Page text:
Make sure there are holes or an opening in the bottom of your container for drainage. Put three inches (or so) of dirt in the bottom of the container. Season your seed potatoes by cutting them into chunks with one or two eyes per chunk, and let them sit and dry for a day or so. Then plant your seed potato chunks in the dirt.
When the potato plants get three or four inches high, cover all but the top inch in more dirt, Keep doing that until your container is full of dirt. This essentially creates a very long root, and little potatoes will sprout all along the length of it.
When the plants have flowered and the flowers have died back, your potatoes are ready to harvest. Tip the barrel and pick up your potatoes. It's that easy. You can harvest new potatoes in the summer by gently reaching into the soil and pulling out the baby spuds before the big harvest in the fall, but we usually don't do that. We wait for the big motherlode in early fall - taters everywhere!!!!
We dump a barrel every couple of weeks when it's time to harvest the potatoes. This helps keep the potatoes from spoiling, as they might if we harvested all the barrels at once.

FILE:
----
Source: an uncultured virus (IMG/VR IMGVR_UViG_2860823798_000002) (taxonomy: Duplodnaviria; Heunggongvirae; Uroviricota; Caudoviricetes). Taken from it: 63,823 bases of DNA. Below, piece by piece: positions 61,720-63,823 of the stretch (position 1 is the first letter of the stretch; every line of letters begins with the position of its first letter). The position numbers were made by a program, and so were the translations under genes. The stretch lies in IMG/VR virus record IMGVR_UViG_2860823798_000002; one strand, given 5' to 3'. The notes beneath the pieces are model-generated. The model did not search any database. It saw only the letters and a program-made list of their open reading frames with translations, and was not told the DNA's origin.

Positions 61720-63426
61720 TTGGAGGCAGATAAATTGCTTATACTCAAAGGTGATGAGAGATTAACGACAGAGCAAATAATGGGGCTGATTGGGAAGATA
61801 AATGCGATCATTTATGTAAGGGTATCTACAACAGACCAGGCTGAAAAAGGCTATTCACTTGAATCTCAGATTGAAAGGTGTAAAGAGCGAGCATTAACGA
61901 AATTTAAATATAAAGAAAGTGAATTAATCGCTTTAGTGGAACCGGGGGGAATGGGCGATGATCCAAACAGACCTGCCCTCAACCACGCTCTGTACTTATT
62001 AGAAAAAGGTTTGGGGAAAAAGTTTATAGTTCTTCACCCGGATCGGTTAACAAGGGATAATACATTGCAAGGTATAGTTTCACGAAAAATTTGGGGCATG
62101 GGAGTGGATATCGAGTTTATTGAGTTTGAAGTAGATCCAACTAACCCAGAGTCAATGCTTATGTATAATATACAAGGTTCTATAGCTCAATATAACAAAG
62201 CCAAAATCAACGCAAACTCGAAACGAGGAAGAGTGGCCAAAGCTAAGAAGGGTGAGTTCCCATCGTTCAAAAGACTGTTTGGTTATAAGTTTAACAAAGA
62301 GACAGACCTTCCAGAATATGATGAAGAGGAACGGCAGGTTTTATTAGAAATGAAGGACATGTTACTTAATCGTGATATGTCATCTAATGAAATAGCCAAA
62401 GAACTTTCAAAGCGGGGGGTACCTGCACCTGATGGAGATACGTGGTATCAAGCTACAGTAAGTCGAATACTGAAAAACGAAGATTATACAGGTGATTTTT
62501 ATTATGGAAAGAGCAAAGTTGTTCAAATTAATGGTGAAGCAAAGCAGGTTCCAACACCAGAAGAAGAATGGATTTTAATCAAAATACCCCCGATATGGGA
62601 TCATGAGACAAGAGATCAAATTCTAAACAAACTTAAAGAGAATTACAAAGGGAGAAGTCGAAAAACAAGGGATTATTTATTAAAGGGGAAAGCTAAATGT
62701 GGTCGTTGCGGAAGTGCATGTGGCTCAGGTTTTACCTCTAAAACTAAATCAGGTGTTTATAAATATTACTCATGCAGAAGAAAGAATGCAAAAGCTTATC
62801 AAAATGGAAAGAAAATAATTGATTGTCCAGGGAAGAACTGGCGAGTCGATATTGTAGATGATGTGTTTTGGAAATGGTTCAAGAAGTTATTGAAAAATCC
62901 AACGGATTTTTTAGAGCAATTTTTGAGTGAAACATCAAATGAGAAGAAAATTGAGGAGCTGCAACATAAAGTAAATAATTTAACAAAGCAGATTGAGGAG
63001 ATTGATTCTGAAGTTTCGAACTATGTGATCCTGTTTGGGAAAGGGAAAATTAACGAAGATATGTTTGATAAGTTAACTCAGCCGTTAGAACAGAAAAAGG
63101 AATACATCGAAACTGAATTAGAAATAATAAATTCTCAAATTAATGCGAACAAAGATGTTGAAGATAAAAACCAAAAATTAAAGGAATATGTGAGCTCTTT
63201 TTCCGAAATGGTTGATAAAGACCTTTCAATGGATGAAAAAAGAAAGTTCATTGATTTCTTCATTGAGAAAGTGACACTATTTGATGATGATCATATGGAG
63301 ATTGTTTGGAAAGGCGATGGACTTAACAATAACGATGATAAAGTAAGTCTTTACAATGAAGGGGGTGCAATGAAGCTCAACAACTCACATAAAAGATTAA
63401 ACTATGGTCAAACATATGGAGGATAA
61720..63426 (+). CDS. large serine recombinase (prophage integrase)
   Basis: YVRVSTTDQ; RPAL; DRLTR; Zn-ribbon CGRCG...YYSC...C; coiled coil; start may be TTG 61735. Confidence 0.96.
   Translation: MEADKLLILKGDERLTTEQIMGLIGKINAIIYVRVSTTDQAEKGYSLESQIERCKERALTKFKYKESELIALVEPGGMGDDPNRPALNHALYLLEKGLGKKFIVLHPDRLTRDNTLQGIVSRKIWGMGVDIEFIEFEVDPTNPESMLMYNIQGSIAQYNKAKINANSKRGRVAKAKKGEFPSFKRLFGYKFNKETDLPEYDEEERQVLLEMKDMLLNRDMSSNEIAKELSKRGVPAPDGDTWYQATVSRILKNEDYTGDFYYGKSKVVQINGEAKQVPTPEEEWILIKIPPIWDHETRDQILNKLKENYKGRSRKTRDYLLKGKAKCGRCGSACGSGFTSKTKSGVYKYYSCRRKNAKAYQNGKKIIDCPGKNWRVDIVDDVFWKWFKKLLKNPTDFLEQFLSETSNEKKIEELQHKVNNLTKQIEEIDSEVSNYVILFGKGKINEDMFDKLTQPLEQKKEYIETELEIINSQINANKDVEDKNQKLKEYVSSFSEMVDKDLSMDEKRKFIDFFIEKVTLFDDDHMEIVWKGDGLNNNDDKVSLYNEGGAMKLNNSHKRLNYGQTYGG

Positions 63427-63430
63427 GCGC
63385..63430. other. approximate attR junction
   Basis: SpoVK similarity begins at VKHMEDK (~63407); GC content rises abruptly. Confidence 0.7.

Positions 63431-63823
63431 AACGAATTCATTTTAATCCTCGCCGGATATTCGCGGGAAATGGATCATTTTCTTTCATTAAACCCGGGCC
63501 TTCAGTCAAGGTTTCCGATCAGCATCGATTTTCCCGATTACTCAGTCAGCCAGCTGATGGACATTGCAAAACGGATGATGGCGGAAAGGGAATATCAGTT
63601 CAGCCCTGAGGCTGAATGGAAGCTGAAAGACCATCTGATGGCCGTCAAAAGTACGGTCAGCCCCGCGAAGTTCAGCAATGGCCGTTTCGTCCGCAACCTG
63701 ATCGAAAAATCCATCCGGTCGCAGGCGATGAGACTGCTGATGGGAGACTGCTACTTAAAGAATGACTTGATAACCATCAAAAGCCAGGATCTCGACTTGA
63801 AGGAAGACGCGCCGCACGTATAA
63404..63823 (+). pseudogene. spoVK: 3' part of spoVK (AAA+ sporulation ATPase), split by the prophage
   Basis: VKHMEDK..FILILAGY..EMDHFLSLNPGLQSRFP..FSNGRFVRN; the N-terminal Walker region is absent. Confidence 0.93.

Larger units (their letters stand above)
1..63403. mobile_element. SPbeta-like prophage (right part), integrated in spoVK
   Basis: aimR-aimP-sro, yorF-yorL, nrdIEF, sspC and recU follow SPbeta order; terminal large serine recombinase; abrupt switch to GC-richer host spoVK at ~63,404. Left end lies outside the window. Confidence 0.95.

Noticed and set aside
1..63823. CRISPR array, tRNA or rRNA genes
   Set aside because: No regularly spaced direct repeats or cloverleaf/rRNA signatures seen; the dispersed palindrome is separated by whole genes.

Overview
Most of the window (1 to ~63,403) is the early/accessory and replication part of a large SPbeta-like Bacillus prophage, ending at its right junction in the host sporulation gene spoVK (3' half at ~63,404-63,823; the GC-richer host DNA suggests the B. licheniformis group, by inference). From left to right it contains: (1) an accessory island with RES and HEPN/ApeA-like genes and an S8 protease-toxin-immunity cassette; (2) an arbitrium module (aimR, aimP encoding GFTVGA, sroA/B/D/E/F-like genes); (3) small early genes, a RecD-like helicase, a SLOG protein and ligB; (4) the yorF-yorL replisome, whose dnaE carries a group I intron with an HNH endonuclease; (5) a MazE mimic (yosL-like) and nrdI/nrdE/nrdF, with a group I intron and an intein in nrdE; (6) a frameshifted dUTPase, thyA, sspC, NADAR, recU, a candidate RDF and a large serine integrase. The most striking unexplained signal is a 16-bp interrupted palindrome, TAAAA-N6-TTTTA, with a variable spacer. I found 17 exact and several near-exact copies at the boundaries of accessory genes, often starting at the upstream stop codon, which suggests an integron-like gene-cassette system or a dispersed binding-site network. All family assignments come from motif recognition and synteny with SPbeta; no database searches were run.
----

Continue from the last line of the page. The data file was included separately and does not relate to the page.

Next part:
I don't re-use potato barrel dirt from one year to the next. This year's potato dirt will go into the compost pile and spend a year or so helping the worms break down vegetable wastes and chicken and horse manure before I put it back into circulation in a raised bed or container or tilled into a flower bed. This is because potatoes are susceptible to blight and you don't want to allow the blight to establish itself in your dirt.
If you want more information on growing your own potatoes, here are some links:
Long-term readers of this blog may recall that Clay Hill Farm is actually a little less than half of a bigger, shared farm that we call Thistledew Farm. The name came about when Melissa and I were joking about names for the farm - Melissa and her husband had picked Thistledew as a name many years ago, and I pointed out the big clay mound where our building site had been cleared. "I have to name this side Clay Hill!" And, it's been Clay Hill and Thistledew ever since.
So, many of the things we do around here are joint ventures. Melissa and I garden together, care for the horses and chickens together, and generally collaborate on all manner of things. I made it through anesthesia school, in part, due to the support of everyone here at Thistledew.
And my standing joke during my senior year in anesthesia school involved a tractor as a graduation present to myself, and to everyone else for putting up with me during those long years. It wasn't entirely a joke, though - we really do need a tractor around here. And now we have one! We went to the local Kubota dealership and debated the merits of the various tractors. Here's Melissa, trying one on for size: